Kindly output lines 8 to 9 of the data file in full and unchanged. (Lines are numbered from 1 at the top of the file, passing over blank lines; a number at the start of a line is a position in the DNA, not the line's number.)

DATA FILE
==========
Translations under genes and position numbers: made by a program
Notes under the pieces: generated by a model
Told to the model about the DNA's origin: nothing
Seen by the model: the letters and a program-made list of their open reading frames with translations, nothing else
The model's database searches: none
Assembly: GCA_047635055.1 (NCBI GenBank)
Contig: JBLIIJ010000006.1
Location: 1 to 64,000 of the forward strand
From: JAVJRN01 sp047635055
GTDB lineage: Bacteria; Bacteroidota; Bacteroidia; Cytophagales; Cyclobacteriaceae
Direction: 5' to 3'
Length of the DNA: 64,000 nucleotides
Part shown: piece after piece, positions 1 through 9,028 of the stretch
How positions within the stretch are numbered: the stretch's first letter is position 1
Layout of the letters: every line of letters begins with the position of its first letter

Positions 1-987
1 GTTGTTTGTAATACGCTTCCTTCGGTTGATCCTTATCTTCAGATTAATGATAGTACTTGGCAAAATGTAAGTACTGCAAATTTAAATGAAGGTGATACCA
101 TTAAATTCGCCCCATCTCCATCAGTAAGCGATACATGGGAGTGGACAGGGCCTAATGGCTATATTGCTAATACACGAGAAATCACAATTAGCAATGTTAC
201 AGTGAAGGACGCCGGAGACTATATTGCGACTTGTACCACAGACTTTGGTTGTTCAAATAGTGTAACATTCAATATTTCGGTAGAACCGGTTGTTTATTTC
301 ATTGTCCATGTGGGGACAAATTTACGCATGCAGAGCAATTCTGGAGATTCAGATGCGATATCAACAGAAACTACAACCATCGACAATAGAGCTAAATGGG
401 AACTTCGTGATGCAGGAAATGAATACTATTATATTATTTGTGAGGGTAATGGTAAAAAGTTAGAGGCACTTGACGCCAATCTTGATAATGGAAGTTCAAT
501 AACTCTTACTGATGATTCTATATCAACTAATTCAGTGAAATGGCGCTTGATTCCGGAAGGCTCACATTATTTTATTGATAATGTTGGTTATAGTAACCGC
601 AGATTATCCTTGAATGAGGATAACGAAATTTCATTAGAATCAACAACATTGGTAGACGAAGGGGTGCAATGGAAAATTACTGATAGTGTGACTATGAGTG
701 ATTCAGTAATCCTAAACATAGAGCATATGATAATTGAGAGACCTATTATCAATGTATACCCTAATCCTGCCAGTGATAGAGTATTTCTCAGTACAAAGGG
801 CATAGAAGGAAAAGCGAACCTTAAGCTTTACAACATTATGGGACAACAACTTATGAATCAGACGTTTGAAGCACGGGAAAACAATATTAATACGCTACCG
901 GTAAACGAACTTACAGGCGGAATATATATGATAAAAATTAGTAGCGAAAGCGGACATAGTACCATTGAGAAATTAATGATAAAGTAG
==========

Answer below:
Location: 1 to 64,000 of the forward strand
From: JAVJRN01 sp047635055